(Bloomberg) -- Beef and wine producer Uruguay is branching out into a product not normally associated with the pampas of South America -- caviar. And it isn’t just any caviar, it’s premium ossetra caviar, and give it another few years, the even more expensive beluga caviar.
The country’s largest producer, Esturiones del Rio Negro SA, is in talks with a European investor and a Japanese company to help triple production to 11 tons by 2019, said co-owner and a director, Javier Alcalde.
The company started producing caviar from Siberian sturgeon on the Rio Negro, or Black River, in 2001 from fertilized sturgeon eggs imported from Russia. Now it is switching output almost exclusively to Russian sturgeon that yields prized ossetra caviar, selling its Black River Caviar directly to connoisseurs and restaurants through distribution joint ventures in the U.S. and Europe.
“We want to bring somebody on board that gives us a little more professionalism in the area of global distribution,” Alcalde, whose family owns 80 percent of the company, said by phone. “I think Asia and especially the Middle East are markets that can easily absorb more product.”
Alcalde expects to sell 40 percent of his caviar to nontraditional markets in Latin America, Asia and the Middle East by 2018. Today, Europe and the U.S. buy 80 percent of his caviar.
Uruguay joined the global boom in sturgeon farming as wild fish stocks in the Caspian Sea basin were decimated by over-fishing after the collapse of the Soviet Union. International restrictions on wild caviar exports during the last 10 years have also boosted aquaculture.
Some 90 sturgeon farms produced an estimated 240 tons of caviar in 2014, led by China at 54 tons, followed by Italy at 42 tons, and Russia third at 40 tons, according to data compiled by the Federation of European Aquaculture Producers. Uruguay ranked seventh at 7 tons, and Esturiones del Rio Negro’s expansion coupled with rising production by start-up Estuario del Plata could lift output to as much as 17 tons in 2019.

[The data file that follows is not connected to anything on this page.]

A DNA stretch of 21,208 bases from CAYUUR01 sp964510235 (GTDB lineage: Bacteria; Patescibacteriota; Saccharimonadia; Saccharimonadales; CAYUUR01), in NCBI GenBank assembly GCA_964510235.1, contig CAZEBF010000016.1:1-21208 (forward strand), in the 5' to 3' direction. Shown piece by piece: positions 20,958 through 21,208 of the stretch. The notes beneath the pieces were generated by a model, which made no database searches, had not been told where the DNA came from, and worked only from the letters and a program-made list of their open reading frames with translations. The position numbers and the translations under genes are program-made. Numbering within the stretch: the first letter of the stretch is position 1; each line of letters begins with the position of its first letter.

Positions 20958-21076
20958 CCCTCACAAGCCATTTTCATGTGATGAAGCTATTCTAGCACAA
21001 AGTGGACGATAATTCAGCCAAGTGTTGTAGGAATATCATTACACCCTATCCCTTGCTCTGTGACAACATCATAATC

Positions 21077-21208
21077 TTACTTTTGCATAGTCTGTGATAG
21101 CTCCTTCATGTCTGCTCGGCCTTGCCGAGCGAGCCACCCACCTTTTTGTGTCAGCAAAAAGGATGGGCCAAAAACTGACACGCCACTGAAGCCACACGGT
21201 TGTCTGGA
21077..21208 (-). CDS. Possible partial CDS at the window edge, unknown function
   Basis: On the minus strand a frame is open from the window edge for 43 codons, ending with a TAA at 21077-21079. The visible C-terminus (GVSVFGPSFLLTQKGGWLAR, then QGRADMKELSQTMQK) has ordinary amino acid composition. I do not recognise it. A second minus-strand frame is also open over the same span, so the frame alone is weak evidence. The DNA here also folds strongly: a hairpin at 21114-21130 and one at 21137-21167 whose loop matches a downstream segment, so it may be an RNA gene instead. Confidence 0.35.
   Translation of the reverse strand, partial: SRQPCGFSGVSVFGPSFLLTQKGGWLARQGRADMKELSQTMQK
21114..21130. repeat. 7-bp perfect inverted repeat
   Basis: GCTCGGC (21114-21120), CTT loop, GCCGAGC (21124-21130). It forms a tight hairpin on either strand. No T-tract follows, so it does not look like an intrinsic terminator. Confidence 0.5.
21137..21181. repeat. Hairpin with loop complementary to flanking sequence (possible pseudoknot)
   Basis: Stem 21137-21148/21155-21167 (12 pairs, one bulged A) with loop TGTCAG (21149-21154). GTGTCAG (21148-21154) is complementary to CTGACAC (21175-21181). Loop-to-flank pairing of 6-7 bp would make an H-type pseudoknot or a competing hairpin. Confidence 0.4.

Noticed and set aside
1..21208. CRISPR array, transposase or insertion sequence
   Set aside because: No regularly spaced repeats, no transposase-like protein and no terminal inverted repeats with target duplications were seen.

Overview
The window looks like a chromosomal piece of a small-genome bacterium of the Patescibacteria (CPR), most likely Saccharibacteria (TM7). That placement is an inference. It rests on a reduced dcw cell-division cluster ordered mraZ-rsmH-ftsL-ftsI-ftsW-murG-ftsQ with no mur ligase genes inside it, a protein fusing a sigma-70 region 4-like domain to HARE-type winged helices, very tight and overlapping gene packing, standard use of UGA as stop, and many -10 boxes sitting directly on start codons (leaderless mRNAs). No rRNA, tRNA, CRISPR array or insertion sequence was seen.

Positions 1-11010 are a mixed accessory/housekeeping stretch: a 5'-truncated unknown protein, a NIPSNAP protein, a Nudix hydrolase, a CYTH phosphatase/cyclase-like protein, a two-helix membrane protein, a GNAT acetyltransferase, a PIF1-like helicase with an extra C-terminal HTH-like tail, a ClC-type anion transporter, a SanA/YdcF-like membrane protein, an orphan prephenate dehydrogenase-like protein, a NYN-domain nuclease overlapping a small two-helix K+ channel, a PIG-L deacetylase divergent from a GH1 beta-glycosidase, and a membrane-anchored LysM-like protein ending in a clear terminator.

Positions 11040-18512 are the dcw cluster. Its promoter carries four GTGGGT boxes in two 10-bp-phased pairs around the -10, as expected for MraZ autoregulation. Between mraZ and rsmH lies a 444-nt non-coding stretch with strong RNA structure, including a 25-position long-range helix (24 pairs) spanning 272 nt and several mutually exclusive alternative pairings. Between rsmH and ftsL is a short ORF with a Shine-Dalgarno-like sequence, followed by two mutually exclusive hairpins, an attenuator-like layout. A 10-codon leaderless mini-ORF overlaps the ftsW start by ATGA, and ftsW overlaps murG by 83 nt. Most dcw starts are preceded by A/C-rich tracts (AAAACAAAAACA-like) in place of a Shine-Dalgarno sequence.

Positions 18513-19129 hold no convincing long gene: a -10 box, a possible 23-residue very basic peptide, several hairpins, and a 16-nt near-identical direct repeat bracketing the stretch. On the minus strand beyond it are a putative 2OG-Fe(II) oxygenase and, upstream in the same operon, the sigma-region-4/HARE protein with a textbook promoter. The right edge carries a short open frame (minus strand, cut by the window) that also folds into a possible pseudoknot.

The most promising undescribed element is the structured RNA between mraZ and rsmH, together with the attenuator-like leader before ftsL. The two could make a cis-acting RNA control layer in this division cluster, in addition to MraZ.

Uruguay’s family-owned Estuario del Plata began harvesting caviar this month and plans to increase annual production from 600 kilos to five or six tons by 2019, general manager Facundo Marquez said.
Marquez sees growing demand for caviar from “virgin’’ markets like Latin America and new consumers who want to move upmarket after trying low-cost Chinese eggs that flooded the market in recent years.
Uruguayan producers have responded to the deluge of Chinese caviar by raising more valuable species such as the Russian sturgeon. At $335 for a 50-gram tin, Alcalde’s top ossetra competes with premium ossetra brands sold by caviar retailers Petrossian and Marky’s.
The company is also raising small numbers of the rare Beluga sturgeon, whose caviar is one of the most expensive in the world. In Europe, 50 grams of farmed beluga caviar from China can retail for about $678 at the current exchange rate.
And for the ecologically minded, Estuario del Plata is seeking an organic certificate for its caviar.
“The big advantage Uruguay has is an almost wild, natural production system,’’ said Marquez.
The more than $2 million expansion project at Esturiones del Rio Negro will not only allow the company to reach new markets, but will also protect its sturgeon from spikes in watertemperature during the hot summer months.
“Climate change is here to stay and we can’t ignore that,” Alcalde said.
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